• Stainless Steel Stainless steel is the industry standard found in pole dance studios around the world.  Offering the least grip, this will force you to build more strength to hold onto the pole.  It also has the added benefit of making things extra easy when you try one of the other stickier finishes. Don't buy stainless steel if you live on an island or near the beach as the salt air will eventually eat into the finish.
  • Powder Coated  Powder coated poles offer a grip similar to stainless steel and chrome, but will hold up better in extreme environments such as high humidity, salt air, or excessive sunlight.  Powder coating is durable and less likely to become nicked or scratched and doesn't need to be warmed up like other poles.  As such, sweaty handed dancers will probably fare better on a powder coated pole. Also, powder coated poles come in a rainbow of colors!
  • Chrome Although a more porous material, chrome and stainless steel are basically interchangeable, although some say the grip on a chrome finish is a bit better.
  • Brass  In terms of grip brass falls somewhere between chrome and titanium gold.  Upkeep on a brass pole requires a step beyond the occasional rubbing alcohol rub down.  An application of Brasso once or twice a month will keep it shiny and functional.  Also, Brass is likely to be harder on your skin as this finish heats up slightly with enough friction, but certainly not enough to stop millions of dancers from opting for it!
  • Titanium Gold  It's fancy.  It's sticky.  It's gold.  Buy it if you can afford it.

Pick a Size

  • 40mm (1.5 inches) Obviously, a smaller diameter is great for smaller hands.  The downside is that most professional studios host 45s or 50s which may be hard to get used to.
  • 45mm (1.75 inches) 45mm can be found in many studios these days.  It's the standard competition width and it's quickly being adopted as the standard the world over.
  • 50mm (2 inches) The original pole size and also found in a good number of studios out there.  Any pole made before 2009 will be 50mm.

Happy hunting and feel free to ask us any questions before making your final purchase!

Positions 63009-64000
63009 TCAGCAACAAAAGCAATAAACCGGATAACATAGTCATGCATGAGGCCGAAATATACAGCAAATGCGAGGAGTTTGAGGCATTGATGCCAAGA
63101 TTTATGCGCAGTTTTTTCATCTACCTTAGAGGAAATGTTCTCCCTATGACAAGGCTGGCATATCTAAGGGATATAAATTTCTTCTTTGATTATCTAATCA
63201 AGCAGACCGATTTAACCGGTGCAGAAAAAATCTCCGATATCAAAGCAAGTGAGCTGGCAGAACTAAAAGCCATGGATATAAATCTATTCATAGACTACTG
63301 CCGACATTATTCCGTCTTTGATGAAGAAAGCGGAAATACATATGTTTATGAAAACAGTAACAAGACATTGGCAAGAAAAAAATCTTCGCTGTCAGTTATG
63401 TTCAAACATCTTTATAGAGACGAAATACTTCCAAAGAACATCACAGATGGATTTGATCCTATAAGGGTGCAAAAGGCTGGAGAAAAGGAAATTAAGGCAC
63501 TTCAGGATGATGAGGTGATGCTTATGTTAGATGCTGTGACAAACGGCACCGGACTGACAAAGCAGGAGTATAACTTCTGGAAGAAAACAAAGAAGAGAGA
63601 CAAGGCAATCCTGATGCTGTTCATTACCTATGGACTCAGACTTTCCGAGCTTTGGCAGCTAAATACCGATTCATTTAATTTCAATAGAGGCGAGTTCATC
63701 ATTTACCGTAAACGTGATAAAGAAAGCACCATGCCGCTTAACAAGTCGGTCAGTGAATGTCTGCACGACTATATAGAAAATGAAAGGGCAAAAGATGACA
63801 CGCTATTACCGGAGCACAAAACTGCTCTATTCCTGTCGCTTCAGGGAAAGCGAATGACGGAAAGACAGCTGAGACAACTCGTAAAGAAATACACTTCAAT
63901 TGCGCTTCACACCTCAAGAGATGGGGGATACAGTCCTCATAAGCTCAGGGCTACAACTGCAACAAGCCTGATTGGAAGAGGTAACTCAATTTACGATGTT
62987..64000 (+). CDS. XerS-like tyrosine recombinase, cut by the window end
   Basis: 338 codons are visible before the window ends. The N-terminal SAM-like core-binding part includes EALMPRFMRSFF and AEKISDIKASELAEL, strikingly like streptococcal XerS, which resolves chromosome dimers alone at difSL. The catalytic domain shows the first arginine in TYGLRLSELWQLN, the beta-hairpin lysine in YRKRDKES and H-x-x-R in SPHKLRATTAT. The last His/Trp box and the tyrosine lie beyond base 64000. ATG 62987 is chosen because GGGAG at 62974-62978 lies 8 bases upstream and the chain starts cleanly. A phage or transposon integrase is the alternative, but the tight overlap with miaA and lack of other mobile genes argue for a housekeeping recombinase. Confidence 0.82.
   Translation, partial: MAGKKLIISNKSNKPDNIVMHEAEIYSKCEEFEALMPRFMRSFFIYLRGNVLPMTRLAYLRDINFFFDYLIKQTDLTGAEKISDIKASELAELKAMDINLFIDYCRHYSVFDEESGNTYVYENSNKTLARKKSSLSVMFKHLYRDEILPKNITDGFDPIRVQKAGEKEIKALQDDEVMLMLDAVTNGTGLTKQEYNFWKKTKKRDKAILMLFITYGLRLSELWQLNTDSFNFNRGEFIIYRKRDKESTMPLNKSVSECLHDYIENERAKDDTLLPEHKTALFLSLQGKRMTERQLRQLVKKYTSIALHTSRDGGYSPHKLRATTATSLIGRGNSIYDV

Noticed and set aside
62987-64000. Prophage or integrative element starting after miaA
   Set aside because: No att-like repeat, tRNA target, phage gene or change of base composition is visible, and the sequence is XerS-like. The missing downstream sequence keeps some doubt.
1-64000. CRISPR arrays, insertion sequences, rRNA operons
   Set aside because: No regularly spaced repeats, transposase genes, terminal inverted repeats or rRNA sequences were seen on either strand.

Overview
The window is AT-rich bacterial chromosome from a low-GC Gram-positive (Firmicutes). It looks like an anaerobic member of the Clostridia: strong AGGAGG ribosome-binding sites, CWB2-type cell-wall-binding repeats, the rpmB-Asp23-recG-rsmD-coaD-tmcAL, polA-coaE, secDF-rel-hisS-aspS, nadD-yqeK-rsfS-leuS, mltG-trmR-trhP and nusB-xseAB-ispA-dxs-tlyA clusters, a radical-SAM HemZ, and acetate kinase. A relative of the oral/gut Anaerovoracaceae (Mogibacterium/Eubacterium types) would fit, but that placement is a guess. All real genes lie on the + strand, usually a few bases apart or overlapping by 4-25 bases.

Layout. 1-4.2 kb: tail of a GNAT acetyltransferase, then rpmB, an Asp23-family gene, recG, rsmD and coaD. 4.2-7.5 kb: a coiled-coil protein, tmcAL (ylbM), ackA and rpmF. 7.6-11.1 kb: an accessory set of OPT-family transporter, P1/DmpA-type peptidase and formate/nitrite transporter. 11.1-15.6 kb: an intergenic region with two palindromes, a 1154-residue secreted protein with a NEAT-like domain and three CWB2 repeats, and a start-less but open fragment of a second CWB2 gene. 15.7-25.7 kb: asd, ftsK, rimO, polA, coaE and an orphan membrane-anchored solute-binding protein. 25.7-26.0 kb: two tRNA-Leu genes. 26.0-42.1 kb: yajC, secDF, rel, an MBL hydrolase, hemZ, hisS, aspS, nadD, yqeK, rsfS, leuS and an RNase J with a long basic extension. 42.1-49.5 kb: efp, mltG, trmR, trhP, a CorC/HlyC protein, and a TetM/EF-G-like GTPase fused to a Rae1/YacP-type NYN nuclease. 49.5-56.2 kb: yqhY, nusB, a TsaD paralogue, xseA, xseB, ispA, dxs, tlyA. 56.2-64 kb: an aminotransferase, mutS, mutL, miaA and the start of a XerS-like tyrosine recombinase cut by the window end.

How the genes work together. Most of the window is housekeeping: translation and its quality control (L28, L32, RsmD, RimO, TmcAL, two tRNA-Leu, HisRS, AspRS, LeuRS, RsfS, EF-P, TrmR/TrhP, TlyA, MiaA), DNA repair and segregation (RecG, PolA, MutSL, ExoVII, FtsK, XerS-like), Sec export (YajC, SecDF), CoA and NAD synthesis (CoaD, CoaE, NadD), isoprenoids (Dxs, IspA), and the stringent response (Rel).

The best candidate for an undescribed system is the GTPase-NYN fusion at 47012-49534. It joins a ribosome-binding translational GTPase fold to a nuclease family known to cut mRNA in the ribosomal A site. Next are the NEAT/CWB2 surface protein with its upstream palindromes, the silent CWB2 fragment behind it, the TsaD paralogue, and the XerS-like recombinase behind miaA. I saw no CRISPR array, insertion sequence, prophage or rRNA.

-written by JLK


  1. I have an xpert spin/static pole at home & I looooooove it. It wasn't too hard to put up but I should note that my husband helped me(OK my husband put up the pole ��) & he is a mechanic. When you order your pole, do yourself a favor & buy a stud finder too. Saber yourself the disappointment of receiving your pole only to realize you still must wait a day because you need a stud finder

    1. Totes. My husband wound up helping me with my Xpert, too, but I put my 'Lil Minx pole up myself. When putting up any pole there are three things you will need.
      1) A chair or step ladder
      2) A stud finder
      3) At least four feet on all sides

      Beyond that, you may need a Screwdriver and something to turn your nails with, if applicable. ;P

  2. What makes a pole from Spencer's so much worse? I've had mine for almost 2 years and its been reliable as long as I check the tightness during the changing of weather.

    1. What kind of pole did you buy there? Some poles that they offer do bolt into the ceiling or floor and will be more reliable than the ones that don't. We've found Spencers poles to be unsteady and had a tendency to stick together when we tried to disassemble for storage. Also, none of them appear to hold more than 250 lbs which could be an issue for some people.